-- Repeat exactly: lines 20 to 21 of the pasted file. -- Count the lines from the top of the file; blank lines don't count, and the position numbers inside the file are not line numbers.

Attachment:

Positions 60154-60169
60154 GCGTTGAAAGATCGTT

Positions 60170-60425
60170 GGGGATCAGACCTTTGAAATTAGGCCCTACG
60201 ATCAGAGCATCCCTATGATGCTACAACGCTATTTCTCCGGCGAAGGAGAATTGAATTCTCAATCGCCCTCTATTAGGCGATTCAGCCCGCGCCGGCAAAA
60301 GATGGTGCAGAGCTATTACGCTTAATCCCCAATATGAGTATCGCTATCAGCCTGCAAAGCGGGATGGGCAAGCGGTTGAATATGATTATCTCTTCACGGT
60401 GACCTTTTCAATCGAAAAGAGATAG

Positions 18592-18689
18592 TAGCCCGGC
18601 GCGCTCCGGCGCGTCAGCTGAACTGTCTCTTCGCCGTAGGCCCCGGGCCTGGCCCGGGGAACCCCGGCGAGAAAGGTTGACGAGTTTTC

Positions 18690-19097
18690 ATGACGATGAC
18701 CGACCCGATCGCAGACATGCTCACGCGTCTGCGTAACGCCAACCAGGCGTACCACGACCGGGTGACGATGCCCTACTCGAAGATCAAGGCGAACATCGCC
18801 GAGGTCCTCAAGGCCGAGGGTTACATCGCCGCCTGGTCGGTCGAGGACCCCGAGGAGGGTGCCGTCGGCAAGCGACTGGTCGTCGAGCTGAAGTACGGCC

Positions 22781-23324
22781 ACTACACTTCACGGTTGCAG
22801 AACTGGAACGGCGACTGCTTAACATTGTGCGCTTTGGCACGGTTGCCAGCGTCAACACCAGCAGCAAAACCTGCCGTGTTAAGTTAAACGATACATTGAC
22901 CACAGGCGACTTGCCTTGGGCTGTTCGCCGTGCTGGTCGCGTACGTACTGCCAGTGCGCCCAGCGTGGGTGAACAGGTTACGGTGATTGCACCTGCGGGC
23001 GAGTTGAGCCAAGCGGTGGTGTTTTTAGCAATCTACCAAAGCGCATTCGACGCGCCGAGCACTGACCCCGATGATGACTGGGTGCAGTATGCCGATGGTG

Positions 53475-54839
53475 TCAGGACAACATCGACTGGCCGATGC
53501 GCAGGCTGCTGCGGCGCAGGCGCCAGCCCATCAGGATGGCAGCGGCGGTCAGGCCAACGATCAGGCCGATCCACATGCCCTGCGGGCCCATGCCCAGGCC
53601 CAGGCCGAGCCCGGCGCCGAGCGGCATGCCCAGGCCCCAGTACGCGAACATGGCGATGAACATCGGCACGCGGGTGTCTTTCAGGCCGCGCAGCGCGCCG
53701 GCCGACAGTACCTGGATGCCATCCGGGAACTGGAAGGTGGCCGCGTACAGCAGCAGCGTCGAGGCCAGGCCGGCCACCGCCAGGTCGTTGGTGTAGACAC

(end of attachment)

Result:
Positions 53475-54839
53475 TCAGGACAACATCGACTGGCCGATGC